The American Family Association (AFA), a band of fundamentalist Christians in Tupelo, Miss., is all worked up over a new children’s book called Promised Land, a fairy tale about a prince who marries a male farmhand.
OneNewsNow, the AFA’s propaganda arm, issued a breathless story recently letting its legions know that at the end of the book, the men kiss, get married and start their own family.
This did not sit well at all with William Matt Briggs, a professor at Cornell University. OneNewsNow noted that Briggs wrote a column in which he asserted, “Two men cannot marry – and two men certainly cannot start a family. That is biologically impossible. These are not only theological truths – they are scientific realities as well.”
In an interview with OneNewsNow, Briggs added, “It goes against the culture because quite obviously two men or two women cannot procreate. It’s just something that cannot be done.”
I looked up Briggs. He’s a statistician. Far be it from me to argue with a number cruncher from a distinguished school like Cornell, but two men can get married. See, back in 2015, the Supreme Court ruled that denying same-sex couples the right to marry is a violation of the Equal Protection Clause of the Constitution’s Fourteenth Amendment. Briggs might have heard about this. It was in all of the papers.
Also, two men (or two women, for that matter) can have a family. Anyone who has ever adopted or used a surrogate can explain to Briggs how this works.
Promised Land is a children's book about a prince who marries a farmhand, written by Adam Reynolds and Chaz Harris and illustrated by Christine Luiten.
But I’m being sarcastic, of course. Briggs surely knows these things. I’m guessing he just doesn’t like gay people that much, and he – along with the AFA – is determined to expose all the nefarious plots cooked up by the LGBTQ community to brainwash children. (Briggs helpfully points out that the popular live-action “Beauty and the Beast” movie contains “an exclusively gay moment” designed to persuade kids to “look with a kinder eye on homosexual relationships.”)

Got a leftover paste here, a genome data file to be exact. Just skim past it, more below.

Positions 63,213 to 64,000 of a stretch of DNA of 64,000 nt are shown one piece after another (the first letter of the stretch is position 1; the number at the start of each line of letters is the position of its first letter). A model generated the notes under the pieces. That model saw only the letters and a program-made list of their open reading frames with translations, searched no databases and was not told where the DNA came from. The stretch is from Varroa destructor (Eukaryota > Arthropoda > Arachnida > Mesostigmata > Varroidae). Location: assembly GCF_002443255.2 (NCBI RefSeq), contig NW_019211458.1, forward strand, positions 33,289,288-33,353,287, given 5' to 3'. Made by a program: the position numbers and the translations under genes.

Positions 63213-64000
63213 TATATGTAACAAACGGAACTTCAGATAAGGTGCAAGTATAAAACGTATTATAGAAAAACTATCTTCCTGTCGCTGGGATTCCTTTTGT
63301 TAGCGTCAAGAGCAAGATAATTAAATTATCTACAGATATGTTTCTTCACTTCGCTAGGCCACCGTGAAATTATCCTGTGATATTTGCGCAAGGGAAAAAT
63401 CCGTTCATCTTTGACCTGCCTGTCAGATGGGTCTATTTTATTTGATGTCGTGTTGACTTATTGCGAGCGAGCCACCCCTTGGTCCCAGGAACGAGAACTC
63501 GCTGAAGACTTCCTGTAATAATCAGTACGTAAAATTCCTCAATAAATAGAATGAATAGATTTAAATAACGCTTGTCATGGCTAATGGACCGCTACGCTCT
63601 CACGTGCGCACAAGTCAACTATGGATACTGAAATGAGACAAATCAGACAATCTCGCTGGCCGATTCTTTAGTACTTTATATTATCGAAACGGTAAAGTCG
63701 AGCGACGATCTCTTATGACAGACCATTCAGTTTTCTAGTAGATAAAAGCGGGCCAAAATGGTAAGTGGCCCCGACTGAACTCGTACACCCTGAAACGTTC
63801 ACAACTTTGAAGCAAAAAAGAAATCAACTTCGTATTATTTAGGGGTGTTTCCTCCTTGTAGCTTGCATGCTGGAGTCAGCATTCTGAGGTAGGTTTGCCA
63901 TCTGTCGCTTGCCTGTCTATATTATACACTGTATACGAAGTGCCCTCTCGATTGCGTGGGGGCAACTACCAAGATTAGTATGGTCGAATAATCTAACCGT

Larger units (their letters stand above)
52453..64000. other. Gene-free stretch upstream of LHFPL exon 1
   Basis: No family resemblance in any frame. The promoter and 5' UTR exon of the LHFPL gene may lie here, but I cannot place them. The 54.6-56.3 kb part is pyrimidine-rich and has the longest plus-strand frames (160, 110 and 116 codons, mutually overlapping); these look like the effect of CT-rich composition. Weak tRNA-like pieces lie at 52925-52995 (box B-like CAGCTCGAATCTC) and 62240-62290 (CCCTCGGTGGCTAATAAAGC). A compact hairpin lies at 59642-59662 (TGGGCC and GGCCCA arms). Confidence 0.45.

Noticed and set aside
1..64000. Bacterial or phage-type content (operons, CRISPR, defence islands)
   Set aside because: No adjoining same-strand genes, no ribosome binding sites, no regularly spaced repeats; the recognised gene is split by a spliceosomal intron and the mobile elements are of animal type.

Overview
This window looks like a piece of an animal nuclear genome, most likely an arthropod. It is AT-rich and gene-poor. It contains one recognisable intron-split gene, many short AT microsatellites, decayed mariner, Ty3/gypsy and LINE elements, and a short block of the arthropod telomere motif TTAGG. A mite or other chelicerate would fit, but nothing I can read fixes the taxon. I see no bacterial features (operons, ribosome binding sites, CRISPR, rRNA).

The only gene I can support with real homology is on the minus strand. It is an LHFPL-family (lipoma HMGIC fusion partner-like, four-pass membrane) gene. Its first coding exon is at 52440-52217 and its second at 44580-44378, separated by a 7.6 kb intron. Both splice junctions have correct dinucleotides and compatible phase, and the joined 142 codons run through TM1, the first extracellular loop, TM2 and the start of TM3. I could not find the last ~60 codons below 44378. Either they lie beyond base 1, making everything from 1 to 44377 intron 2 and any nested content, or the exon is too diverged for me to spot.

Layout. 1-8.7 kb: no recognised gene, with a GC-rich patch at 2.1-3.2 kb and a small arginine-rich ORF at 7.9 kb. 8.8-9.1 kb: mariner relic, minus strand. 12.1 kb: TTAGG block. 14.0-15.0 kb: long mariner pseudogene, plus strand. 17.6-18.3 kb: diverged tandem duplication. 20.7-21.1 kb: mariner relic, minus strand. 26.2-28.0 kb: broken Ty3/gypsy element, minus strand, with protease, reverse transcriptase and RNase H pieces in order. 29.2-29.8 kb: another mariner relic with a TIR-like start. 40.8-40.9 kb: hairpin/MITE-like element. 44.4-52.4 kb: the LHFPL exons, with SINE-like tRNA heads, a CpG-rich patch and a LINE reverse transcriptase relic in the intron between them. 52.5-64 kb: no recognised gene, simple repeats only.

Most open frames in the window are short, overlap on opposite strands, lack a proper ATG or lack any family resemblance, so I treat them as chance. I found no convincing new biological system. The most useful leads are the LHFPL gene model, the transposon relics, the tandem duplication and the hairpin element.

“We have reached a point of decadence that I don’t think anybody could have predicted, say, 100 years ago,” he said. “And that’s what this book is trying to show you: that not only is the level to which we’ve fallen normal but it has always been this way."
These tiresome attacks on children’s literature from right-wing, fundamentalist scolds pining for the good old days of the 19th Century long ago lost any semblance of entertainment value. In 1989, they collapsed on the fainting couch when Heather Has Two Mommies was published. Daddy’s Roommate in 1994 led to all manner of earnest pearl clutching. In 2003, Western Civilization nearly collapsed when King & King appeared in bookstores. Two years later, the adventures of two gay penguins in And Tango Makes Three really got the Religious Right in a lather.
I get that Briggs and the gang at the AFA don’t like Promised Land (although, actually, I wonder if they have even read it). But there’s an easy solution to that: They should not buy it, and they should refrain from reading it to any kids they might know.
Instead, they should feel free to sit at home, stewing in their bigotry and insisting that the formation of loving families is somehow a threat to the republic.
The rest of us are moving on. With any luck, we’ll soon be so far ahead we won’t even be able to see the bigot brigade stumbling through our dust.